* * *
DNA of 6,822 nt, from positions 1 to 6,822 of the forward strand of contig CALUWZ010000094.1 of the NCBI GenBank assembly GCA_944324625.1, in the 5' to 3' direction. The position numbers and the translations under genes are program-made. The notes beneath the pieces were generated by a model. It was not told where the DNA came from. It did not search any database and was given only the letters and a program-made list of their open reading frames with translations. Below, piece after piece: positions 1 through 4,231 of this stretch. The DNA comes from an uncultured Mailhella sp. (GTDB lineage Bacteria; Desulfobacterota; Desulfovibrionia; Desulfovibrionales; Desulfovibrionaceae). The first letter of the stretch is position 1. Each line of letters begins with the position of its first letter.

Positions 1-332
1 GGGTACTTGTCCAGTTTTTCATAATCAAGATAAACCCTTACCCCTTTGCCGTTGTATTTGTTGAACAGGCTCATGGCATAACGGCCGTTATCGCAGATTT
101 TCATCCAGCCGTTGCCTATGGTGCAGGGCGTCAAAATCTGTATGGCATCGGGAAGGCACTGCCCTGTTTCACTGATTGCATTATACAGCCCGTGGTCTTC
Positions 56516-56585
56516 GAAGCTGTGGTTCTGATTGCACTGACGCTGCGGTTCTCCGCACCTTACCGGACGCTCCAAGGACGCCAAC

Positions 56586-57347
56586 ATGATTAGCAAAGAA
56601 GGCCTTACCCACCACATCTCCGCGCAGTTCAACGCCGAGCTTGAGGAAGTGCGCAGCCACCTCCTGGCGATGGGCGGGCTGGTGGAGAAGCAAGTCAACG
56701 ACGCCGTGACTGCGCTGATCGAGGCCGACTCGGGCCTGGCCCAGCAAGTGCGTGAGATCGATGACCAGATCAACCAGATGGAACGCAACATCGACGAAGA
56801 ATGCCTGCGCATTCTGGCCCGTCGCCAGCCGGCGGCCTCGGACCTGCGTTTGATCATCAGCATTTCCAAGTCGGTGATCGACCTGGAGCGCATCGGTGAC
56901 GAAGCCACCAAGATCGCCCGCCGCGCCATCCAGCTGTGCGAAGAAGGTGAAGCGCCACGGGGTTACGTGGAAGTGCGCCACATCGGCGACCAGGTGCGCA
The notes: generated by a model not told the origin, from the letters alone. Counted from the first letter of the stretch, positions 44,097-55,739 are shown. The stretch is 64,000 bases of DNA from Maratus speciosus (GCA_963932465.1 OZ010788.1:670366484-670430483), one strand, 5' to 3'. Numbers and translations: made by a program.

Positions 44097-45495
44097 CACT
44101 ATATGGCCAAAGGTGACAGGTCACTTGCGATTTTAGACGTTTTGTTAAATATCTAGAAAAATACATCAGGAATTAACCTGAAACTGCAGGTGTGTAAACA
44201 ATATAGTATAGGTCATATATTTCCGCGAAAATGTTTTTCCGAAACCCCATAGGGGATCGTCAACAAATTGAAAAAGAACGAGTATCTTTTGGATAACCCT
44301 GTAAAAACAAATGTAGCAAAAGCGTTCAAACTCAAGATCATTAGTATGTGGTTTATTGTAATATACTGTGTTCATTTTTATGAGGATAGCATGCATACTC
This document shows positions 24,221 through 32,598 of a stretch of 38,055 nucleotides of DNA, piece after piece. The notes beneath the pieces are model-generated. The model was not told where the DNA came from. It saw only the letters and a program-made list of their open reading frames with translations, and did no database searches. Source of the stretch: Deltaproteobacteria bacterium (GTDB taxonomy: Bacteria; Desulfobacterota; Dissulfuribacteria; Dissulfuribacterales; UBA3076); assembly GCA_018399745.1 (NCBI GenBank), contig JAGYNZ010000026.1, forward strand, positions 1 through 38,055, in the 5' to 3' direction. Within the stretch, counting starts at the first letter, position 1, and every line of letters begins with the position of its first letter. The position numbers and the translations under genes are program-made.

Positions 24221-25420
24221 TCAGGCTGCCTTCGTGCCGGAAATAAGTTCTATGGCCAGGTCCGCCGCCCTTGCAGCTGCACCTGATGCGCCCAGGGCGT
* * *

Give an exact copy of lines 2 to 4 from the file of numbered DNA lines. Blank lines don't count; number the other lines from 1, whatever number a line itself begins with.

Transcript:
Positions 1-332
1 GGGTACTTGTCCAGTTTTTCATAATCAAGATAAACCCTTACCCCTTTGCCGTTGTATTTGTTGAACAGGCTCATGGCATAACGGCCGTTATCGCAGATTT
101 TCATCCAGCCGTTGCCTATGGTGCAGGGCGTCAAAATCTGTATGGCATCGGGAAGGCACTGCCCTGTTTCACTGATTGCATTATACAGCCCGTGGTCTTC